Wheels are the most common exercise equipment for rodents. As with the cages, do not get the wire rung kind. Your pets’ foot can slip between the wires and get broken. If this is your only choice, take a strip of paper the width of the wheel and wrap it around the outside and tape it. You'll have to replace it as it gets soiled and chewed, but your pets will be safe using it. There is a wire mesh style that is quite safe. Get a wheel large enough that your animals can run on it without arching its back. We normally hang our wheels from the screen top for the tank. The pets have no problem getting up into them and it gives them more space on the ground. It's also high enough to prevent babies getting into them and getting hurt. We use twisty ties to secure the wheels so it doesn't have to be anything fancy or expensive. Wodent Wheels are good for Hamsters but are quickly chewed up by Gerbils.
Roller balls are another good form of exercise for all Hamsters. Gerbils don't seem to like them. Keep an eye on them so they don't go where you can't find them. Keep them safe from stairs. Putting a piece of tape on the door will prevent the door from coming off and the Hamster escaping. I've had some Hamsters run into a wall to pop the door off on purpose. The door also loosens with age and can easily slide open on your Hamster.
Feel free to get creative. Inexpensive things can often amuse your pets to no end. Tubes from toilet paper and paper towels for example. Instead of throwing them away, give them to your animals and they'll spend hours gnawing them down for their nest. Don't limit yourself to the small and furry section. I've found suitable items in the fish, reptile and bird areas as well as craft stores.
This is a Hamster Harness. It's a figure 8 design like cat harnesses. Of the pocket pets, this is recommend for Syrians only. The other Hamster species and Gerbils are too small to be secure in the harness. Unlike dogs you absolutely can not leave your Syrian unattended while in the harness. I used it for security while a Syrian was shoulder sitting or exploring a table or counter. It prevented suicide leaps because of their poor eyesight. It kept them from dashing under a big piece of furniture or discovering an escape hole during playtime. And the Hamsters seemed to be oblivious to having a harness on. You need to practice putting it on snug enough to prevent escapes before trusting it completely.
Let me add a word of warning here about free roaming. Many rodent owners allow their pets to freely roam a room for playtime. Great care needs to be taken if you plan on doing this. You must rodent proof the room much like you would child proof a room.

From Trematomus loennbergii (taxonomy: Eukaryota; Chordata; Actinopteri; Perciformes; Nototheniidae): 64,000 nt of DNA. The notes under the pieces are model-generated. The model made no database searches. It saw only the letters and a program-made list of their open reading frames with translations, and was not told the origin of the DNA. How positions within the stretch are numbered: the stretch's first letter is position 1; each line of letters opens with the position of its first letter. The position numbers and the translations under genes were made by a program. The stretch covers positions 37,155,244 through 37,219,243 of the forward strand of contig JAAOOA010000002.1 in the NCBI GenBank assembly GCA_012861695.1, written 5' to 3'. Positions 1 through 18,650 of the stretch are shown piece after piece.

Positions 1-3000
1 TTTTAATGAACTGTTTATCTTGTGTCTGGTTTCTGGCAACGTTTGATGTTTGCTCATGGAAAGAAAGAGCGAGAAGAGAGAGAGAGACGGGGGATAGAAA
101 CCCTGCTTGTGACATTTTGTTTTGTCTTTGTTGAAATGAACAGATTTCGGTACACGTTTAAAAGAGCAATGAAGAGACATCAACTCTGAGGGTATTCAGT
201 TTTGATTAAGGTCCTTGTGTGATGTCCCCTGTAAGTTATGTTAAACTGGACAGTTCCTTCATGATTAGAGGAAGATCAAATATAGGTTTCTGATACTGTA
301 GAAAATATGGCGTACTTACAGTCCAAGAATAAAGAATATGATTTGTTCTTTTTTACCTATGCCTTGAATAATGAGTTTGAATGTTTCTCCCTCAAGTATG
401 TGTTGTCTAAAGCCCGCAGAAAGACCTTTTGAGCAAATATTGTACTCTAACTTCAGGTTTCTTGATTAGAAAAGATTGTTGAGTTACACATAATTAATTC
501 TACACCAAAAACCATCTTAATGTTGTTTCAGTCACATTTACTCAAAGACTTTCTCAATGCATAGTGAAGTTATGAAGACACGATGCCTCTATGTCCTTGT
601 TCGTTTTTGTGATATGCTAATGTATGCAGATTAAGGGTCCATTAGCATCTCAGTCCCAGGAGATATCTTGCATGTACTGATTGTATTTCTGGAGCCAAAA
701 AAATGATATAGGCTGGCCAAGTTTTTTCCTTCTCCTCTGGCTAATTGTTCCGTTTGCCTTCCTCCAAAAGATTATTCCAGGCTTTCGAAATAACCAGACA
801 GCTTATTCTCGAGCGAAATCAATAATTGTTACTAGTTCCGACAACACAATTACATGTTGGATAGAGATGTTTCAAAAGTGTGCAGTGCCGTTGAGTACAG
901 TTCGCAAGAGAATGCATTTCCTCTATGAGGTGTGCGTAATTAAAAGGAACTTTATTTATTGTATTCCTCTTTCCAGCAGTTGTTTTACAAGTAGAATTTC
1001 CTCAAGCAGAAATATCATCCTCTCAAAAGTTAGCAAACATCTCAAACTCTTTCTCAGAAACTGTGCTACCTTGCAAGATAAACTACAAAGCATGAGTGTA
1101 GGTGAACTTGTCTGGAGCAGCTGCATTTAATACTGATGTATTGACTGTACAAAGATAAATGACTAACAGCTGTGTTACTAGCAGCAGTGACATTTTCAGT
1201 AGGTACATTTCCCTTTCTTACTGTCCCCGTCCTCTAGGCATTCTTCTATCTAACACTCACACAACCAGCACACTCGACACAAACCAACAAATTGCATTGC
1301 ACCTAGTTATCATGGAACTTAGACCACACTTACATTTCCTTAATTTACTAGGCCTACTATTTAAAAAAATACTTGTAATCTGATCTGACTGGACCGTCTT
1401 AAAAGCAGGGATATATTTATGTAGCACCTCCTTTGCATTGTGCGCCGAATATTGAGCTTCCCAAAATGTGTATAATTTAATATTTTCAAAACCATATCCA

These are only a few Free Roaming guidelines:
Cleaning Your Pet
You should not have to wash your rodent with soap and water. Chinchilla sand (not dust) is all they usually need. They know instinctively what to do. They will scatter sand about as they roll and clean themselves. Some people leave a bowl of sand permanently in with their animals but then it gets used as potty, pantry and bed as well as a bath. I usually have sand in the carrier I put my pets in while I'm cleaning their tank. That way they get cleaned at the same time as their home. You can also use play sand or garden sand if it has been processed by washing and sterilizing. If necessary, you can take a damp cloth to sponge clean your animal. But you must take care the animal is kept warm and out of drafts until the fur dries.
Cleaning the Cage
This is a good time to put your pets in the carrier with sand. Empty all accessories out of the cage and dump the bedding. Your normal dishwashing soap (not detergent) works well for cleaning the cage and the accessories. Make sure you rinse and dry well. Use vinegar for the crusty build up in the potty corner. This will also cut the smell from the potty area. Make sure you wash the vinegar off afterwards. Put in fresh bedding material and return all of the clean and dry items. It's now ready for your pet again. I routinely soak the food dishes and water bottles in a bleach solution. I remove the rubber gasket from the spout too. This insures a thorough cleaning against bacteria and mold. Rinse very well afterwards. I have extra bottles and rotate them for use.
Most Hamsters use one corner as their potty. Find that corner (usually the one closest to the water bottle) and put a small ceramic bowl or commercial potty product there. Place some soiled shavings on top of the sand (chinchilla sand works well) so it gets the idea. It may take some time for the Hamster to use the potty. It may move the potty over to use that corner anyway. Or it may switch corners. Most Hamsters can be trained eventually.